My favorite Merlin series, on the other hand, is Mary Stewart's Merlin Trilogy -- The Crystal Cave, The Hollow Hills, and The Last Enchantment, plus The Wicked Day, which tells the story of Mordred from Mordred's point of view. It manages to match nicely the reported events of Arthur's final battle, while still making Mordred a very sympathetic character -- perhaps Arthur's equal in kingship, if not in battle.
              I remember that series! I think I read it freshman year, and loved it. Definitely one of the better Merlin stories out there, and the only one that really sticks out in my mind (and I've read a lot of Merlin/Arthur stories.)

              Right now I'm re-reading one of my favorite books ever, called Sophie's World. It was originally written in Norweigian, and is a history of Western philosophy in the form of a novel. *shrugs* I'm a philosophy dork, and it's basically the sparknotes version of the history of philosophy (well, it's a bit longer than a sparknotes history would be...) Anyway, I find it fascinating; if you're seriously into philosophy, check it out-it's not a book for those who don't like to think a lot while reading though.

              Comment


              • I am now two-thirds of the way through Killer Angels, and I figure I'm also the very last Firefly fan ever to have gotten around to reading it. It's really good. I'm now curious about picking up Shaara's Broken Ground. Anybody have any info on what it's about? I know I could google, but I'm feeling lazy. Haven't had this much fun history reading since I ran through a half dozen MCullough books (and if anybody's interested in the upcoming HBO series, I'd recommend picking up John Adams).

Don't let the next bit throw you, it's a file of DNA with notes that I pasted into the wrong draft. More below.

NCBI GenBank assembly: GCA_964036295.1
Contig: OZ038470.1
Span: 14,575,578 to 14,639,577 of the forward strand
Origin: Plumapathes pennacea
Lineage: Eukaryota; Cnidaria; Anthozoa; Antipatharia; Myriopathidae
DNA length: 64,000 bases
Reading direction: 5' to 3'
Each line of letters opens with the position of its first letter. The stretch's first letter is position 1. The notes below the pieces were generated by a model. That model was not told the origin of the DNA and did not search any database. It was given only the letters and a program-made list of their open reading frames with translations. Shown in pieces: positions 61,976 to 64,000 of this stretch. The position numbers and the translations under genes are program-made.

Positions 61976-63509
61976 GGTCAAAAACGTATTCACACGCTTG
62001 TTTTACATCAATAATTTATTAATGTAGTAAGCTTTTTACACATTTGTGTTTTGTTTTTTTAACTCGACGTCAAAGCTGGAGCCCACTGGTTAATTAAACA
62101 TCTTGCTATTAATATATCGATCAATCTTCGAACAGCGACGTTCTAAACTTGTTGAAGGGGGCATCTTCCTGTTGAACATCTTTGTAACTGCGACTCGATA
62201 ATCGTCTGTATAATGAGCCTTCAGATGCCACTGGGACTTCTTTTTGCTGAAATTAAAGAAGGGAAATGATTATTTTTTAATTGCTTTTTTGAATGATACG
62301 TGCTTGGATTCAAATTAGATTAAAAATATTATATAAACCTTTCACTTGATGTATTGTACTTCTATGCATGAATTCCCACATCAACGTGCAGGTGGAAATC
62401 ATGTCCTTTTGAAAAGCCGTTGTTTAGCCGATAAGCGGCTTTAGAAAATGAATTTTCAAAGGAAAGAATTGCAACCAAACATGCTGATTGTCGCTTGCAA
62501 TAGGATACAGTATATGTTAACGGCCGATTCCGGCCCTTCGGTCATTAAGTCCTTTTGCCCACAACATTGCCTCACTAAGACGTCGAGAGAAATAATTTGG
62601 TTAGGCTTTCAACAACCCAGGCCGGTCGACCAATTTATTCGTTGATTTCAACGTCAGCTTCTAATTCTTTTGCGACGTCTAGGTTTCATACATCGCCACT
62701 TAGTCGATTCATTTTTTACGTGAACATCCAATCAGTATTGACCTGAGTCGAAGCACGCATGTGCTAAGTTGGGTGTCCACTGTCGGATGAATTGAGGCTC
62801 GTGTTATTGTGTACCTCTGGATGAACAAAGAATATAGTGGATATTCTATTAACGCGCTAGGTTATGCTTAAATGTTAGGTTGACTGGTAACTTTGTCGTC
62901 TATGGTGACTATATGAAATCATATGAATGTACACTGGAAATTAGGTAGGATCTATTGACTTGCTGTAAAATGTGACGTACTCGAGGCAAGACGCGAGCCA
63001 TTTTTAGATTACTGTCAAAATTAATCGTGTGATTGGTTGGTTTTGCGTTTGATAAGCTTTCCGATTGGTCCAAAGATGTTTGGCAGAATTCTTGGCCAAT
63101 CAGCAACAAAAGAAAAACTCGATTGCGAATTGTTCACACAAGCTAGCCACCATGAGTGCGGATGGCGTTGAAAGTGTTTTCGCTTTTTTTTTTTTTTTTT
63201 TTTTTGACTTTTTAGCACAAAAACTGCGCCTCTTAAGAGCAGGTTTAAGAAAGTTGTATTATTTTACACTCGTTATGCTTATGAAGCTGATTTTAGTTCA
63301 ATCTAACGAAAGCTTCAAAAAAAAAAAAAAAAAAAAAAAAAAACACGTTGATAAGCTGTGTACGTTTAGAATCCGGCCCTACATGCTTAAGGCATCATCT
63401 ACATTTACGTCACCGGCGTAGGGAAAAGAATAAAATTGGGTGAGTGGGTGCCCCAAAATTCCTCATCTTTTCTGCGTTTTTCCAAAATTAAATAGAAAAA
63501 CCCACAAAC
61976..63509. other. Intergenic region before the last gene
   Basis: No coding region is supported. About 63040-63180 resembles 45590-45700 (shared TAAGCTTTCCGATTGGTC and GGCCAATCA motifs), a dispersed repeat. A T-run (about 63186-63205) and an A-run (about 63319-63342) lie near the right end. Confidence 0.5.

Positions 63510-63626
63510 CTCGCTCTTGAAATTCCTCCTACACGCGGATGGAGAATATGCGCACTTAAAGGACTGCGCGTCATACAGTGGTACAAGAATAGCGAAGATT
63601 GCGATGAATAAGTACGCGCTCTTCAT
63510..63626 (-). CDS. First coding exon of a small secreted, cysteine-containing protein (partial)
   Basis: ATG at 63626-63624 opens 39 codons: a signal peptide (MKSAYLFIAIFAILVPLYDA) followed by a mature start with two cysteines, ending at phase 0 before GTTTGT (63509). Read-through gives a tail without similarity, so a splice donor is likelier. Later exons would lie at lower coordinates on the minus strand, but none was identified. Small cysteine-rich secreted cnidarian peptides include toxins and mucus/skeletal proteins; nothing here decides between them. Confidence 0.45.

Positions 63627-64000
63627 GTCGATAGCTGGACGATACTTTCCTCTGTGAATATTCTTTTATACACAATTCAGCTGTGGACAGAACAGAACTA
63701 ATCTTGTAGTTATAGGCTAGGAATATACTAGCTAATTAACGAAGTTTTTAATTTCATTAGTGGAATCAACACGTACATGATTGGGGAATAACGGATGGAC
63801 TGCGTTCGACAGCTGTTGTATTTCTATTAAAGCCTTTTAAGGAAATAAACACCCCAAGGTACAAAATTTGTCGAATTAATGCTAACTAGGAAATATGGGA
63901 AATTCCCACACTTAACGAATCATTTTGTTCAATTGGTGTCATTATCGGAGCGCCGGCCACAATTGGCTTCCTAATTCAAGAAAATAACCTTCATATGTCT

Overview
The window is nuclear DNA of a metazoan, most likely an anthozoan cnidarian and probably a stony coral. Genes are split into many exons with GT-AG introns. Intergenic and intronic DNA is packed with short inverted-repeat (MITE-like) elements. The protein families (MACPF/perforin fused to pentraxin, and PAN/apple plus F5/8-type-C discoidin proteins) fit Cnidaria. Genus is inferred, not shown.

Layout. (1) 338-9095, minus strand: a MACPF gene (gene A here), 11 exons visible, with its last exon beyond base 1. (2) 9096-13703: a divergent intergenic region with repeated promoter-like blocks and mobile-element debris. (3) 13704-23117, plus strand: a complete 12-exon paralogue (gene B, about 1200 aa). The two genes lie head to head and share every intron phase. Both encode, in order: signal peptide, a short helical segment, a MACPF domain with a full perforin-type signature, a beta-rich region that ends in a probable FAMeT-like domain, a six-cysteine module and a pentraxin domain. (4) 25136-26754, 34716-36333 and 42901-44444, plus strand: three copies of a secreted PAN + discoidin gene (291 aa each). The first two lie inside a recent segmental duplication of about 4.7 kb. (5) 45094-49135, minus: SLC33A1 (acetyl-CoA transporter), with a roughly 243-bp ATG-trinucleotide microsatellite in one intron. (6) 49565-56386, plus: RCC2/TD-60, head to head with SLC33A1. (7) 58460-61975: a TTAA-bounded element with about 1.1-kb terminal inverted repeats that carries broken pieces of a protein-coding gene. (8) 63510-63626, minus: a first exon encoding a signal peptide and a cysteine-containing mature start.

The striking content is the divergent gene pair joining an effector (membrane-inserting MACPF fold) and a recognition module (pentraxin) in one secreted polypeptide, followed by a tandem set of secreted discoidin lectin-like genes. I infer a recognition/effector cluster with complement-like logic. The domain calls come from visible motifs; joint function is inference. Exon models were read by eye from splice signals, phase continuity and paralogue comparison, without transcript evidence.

Oh, and I found Scalzi's The Last Colony at the public library and raced right through. Wah, there's no more to the series! Have, nonetheless, picked up a copy of Android's Dream, now, whose title alone tickles the heck outta me (Philip K. Dick, anyone?). I also gotta make a very small mention that Scalzi's tuckerizations are cracking me up. The one of George R.R. Martin in particular was absolutely hilarious, given that Martin's WildCards character was "The Great and Powerful Turtle."
                New to the board? Please take the time to read the YW Board-Specific Rules, or Why We're Not Like Other Boards FAQ.

                Comment


                • My favorite history reading is right around the Revolutionary War period, since I'm a 1776 junkie. :-) My favorite book so far in that period was Founding Brothers, by Joseph Ellis. It tells how the interpersonal relations between the various founders (and he includes Abigail Adams as an equal there, although she's omitted from the title and cover pictures...) affected the early history of the country. I also enjoyed Ellis' His Excellency: George Washington.

                  I really liked McCullough's 1776 -- I didn't realize how chaotic that year had actually been until McCullough laid it out and showed how narrowly and how often we avoided disaster. His John Adams was also enjoyable, but didn't stick in my mind as vividly.

                  And on a mostly-unrelated note, I'm halfway through the Temeraire series. Borders had books 1, 2, and 4, so I'm stuck for the moment. :-) *checks Wikipedia* Sweet Mother of Abraham Lincoln! Peter Jackson has on option on the series???? I probably heard about this at the time, but before reading them, it wouldn't really have registered beyond "Oh, that's nice..."
                  ?p?s????? u??q s?? ??????? ??uos??d ?W